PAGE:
Pat is widely read. She has read Plato and Augustine, Shakespeare and William Faulkner. She’s acquainted with both Bach and Bartók, and enjoys Monet and Picasso. She thinks of them all as her friends. But she does not brag: she wears these friendships lightly.

Pat is alert to the issues of the day: she feels the injustices of apartheid and admits there are ambiguities in Nicaragua. She listens to the other side, rather than reacting with an outburst of ridicule or anger. She measures her judgments before she acts, and before she votes. Her vote, in the end, is the kind of vote a democracy needs—informed, principled, and caring—not just blindly partisan. Her friends tell me she always gets to the heart of an issue.

Pat is aware of some new developments in science and technology, biology in particular, and the moral dimensions of genetic research both interest and concern her greatly—even though her major was literature. She continues to read, to learn, to grow, for she realizes that however large the circumference of her knowledge, just as large are the borders of her ignorance. Yet she doesn’t worship either knowledge, or art, or influence, or even her relationships with her friends. She worships the One from whom all blessings flow, the One who gives but also takes away. Whatever her abilities, whatever her development, whatever her accomplishments, she blesses the name of the Lord.

Pat, I say, is an educated person.

Beyond longing for the increase of Pat’s tribe, what ought one to do with a little and old book like The Idea of A Christian College?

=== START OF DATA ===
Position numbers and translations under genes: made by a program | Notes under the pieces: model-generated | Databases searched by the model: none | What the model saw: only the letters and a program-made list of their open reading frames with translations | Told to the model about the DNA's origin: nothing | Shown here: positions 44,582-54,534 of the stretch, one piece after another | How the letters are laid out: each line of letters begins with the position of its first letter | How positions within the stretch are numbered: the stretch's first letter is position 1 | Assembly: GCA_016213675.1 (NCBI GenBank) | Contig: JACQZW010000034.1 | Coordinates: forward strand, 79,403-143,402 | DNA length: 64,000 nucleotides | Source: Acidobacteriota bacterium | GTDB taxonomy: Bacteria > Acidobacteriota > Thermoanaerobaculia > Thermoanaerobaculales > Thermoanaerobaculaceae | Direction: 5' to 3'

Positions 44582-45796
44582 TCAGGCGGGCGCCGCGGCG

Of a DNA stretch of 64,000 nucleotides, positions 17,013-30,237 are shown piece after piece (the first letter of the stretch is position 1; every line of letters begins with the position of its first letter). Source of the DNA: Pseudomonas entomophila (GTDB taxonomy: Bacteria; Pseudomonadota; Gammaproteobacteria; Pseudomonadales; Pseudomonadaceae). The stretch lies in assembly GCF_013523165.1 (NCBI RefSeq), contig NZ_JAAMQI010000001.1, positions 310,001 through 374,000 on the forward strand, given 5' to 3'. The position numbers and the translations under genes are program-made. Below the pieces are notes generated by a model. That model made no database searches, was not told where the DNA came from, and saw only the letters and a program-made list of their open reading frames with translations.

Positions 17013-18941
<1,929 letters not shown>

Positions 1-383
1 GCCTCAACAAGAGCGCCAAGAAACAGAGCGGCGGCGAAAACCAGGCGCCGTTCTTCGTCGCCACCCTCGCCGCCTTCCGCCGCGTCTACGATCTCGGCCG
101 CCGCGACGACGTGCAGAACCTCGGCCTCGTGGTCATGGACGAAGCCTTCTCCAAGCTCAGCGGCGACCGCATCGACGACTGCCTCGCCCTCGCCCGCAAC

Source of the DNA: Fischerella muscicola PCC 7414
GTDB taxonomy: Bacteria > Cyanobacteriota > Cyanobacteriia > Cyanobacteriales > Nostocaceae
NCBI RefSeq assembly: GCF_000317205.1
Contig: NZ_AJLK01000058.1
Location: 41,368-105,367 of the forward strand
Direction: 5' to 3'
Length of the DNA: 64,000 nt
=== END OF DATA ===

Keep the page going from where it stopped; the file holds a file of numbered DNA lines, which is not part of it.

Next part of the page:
One might begin by placing it at the center of intentional conversation in any number of Christian educational institutions, whether or not they aspire to the moniker ‘liberal arts’. The work is accessible, compelling, and remarkably up to date in the light of its age.

Holmes never insists that the kind of education he describes is the only or even the best kind of education. One suspects that he would wish a thousand flowers to blossom, though he would tenaciously resist any attempt to uproot his particular plant. What he persistently—and by this reviewer’s lights, effectively—combats are the short-cuts, the settling, the mere self-preservation cum indoctrination, the gnostic alternatives to engaging the world as it comes to us, the vicious and purblind pragmatisms that claim to know what is ‘relevant’ and what is not. 

One might wish to query Holmes as to whether the Christian liberal arts education he admires is, is not, or can be made accessible to more than a sliver of the globe’s inhabitants. Alas, he is not present to respond. One guesses, however, that the response we cannot hear would begin by a gently persistent probing of the assumptions behind such a question.

This reviewer, feet firmly planted in a South American context that no one would call privileged, is convinced that—no matter where we begin—Arthur Holmes’ little apology for something larger, more beautiful, and more enduring would move us higher, move us closer to a shared life of learning and teaching that is worthy of all our sweat and tears.

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In this thoroughly revised Princeton University doctoral dissertation, Craig Dykstra contrasts L. Kohlberg’s `juridical (decision-making) ethics’ with his own proposal for `visional ethics’. As the author notes in his introduction (pp. 1-4), the same landscape looks rather differently when viewed from these two divergent angles. Dykstra has adapted the fruit of his doctoral labors to a form likely to prove more helpful to religious educators, a group whose affinity to Kohlbergian ethics Dykstra finds surprising. (more…)